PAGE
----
East-west genetic differentiation in Musk Ducks (Biziura lobata) of Australia suggests late Pleistocene divergence at the Nullarbor Plain

P. J. Guay, R. T. Chesser, R. A. Mulder, A. D. Afton, D. C. Paton, Kevin McCracken

Research output: Contribution to journalArticle

14 Citations (Scopus)

Abstract

Musk Ducks (Biziura lobata) are endemic to Australia and occur as two geographically isolated populations separated by the Nullarbor Plain, a vast arid region in southern Australia. We studied genetic variation in Musk Duck populations at coarse (eastern versus western Australia) and fine scales (four sites within eastern Australia). We found significant genetic structure between eastern and western Australia in the mtDNA control region (ΦST = 0. 747), one nuclear intron (ΦST = 0.193) and eight microsatellite loci (FST = 0.035). In contrast, there was little genetic structure between Kangaroo Island and adjacent mainland regions within eastern Australia. One small population of Musk Ducks in Victoria (Lake Wendouree) differed from both Kangaroo Island and the remainder of mainland eastern Australia, possibly due to genetic drift exacerbated by inbreeding and small population size. The observed low pairwise distance between the eastern and western mtDNA lineages (0.36%) suggests that they diverged near the end of the Pleistocene, a period characterised by frequent shifts between wet and arid conditions in central Australia. Our genetic results corroborate the display call divergence and Mathews' (Austral Avian Record 2:83-107, 1914) subspecies classification, and confirm that eastern and western populations of Musk Duck are currently isolated from each other.

Original languageEnglish (US)
Pages (from-to)2105-2120
Number of pages16
JournalConservation Genetics
Volume11
Issue number6
DOIs
StatePublished - Dec 2010
Externally publishedYes

Fingerprint

Ducks
genetic differentiation
ducks
genetic structure
divergence
Pleistocene
genetic variation
genetic drift
isolated population
inbreeding
arid region
subspecies
Macropodidae
population size
Western Australia
Genetic Structures
Mitochondrial DNA
Islands
Population
lake

Keywords

  • Arid zone
  • Microsatellite
  • Mitochondrial DNA
  • Nuclear intron
  • Nullarbor Plain
  • Waterfowl

ASJC Scopus subject areas

  • Ecology, Evolution, Behavior and Systematics
  • Genetics

Cite this

East-west genetic differentiation in Musk Ducks (Biziura lobata) of Australia suggests late Pleistocene divergence at the Nullarbor Plain. / Guay, P. J.; Chesser, R. T.; Mulder, R. A.; Afton, A. D.; Paton, D. C.; McCracken, Kevin.

In: Conservation Genetics, Vol. 11, No. 6, 12.2010, p. 2105-2120.

Research output: Contribution to journalArticle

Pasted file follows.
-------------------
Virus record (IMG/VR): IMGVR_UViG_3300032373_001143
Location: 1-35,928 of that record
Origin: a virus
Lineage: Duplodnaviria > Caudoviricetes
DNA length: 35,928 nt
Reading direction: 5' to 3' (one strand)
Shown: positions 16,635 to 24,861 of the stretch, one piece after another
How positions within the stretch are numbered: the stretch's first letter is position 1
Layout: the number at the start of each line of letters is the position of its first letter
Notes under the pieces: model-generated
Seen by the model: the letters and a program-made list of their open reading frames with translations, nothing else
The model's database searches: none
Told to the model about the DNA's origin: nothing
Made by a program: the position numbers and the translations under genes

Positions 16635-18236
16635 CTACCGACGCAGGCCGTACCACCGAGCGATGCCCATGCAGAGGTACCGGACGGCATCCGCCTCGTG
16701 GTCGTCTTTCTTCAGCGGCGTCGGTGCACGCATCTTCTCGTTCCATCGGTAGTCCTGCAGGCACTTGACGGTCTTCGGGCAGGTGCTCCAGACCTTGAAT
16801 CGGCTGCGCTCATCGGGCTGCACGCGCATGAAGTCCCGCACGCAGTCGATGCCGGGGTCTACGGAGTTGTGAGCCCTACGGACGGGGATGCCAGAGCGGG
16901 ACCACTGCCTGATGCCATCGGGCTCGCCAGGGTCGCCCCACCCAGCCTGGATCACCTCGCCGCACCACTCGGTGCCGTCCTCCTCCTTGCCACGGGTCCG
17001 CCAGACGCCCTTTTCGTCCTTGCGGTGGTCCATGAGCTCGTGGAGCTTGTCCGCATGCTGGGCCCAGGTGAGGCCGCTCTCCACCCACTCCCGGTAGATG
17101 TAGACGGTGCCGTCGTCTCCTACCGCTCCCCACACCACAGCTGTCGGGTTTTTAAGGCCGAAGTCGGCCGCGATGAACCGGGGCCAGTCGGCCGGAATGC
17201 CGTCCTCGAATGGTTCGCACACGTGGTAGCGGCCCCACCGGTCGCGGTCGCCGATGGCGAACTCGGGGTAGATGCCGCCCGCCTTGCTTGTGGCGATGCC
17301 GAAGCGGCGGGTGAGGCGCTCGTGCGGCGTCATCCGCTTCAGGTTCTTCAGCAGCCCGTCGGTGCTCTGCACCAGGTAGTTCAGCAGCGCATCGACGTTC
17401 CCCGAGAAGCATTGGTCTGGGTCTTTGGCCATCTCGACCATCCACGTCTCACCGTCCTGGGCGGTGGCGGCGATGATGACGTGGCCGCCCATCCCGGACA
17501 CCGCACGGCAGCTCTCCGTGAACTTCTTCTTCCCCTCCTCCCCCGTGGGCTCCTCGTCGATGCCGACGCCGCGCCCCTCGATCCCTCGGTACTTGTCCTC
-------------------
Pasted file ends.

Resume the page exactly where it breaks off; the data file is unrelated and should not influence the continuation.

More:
Guay, P. J. ; Chesser, R. T. ; Mulder, R. A. ; Afton, A. D. ; Paton, D. C. ; McCracken, Kevin. / East-west genetic differentiation in Musk Ducks (Biziura lobata) of Australia suggests late Pleistocene divergence at the Nullarbor Plain. In: Conservation Genetics. 2010 ; Vol. 11, No. 6. pp. 2105-2120.
@article{d36f516bc7584ffd901960f7bf6b0539,
title = "East-west genetic differentiation in Musk Ducks (Biziura lobata) of Australia suggests late Pleistocene divergence at the Nullarbor Plain",
abstract = "Musk Ducks (Biziura lobata) are endemic to Australia and occur as two geographically isolated populations separated by the Nullarbor Plain, a vast arid region in southern Australia. We studied genetic variation in Musk Duck populations at coarse (eastern versus western Australia) and fine scales (four sites within eastern Australia). We found significant genetic structure between eastern and western Australia in the mtDNA control region (ΦST = 0. 747), one nuclear intron (ΦST = 0.193) and eight microsatellite loci (FST = 0.035). In contrast, there was little genetic structure between Kangaroo Island and adjacent mainland regions within eastern Australia. One small population of Musk Ducks in Victoria (Lake Wendouree) differed from both Kangaroo Island and the remainder of mainland eastern Australia, possibly due to genetic drift exacerbated by inbreeding and small population size. The observed low pairwise distance between the eastern and western mtDNA lineages (0.36{\%}) suggests that they diverged near the end of the Pleistocene, a period characterised by frequent shifts between wet and arid conditions in central Australia. Our genetic results corroborate the display call divergence and Mathews' (Austral Avian Record 2:83-107, 1914) subspecies classification, and confirm that eastern and western populations of Musk Duck are currently isolated from each other.",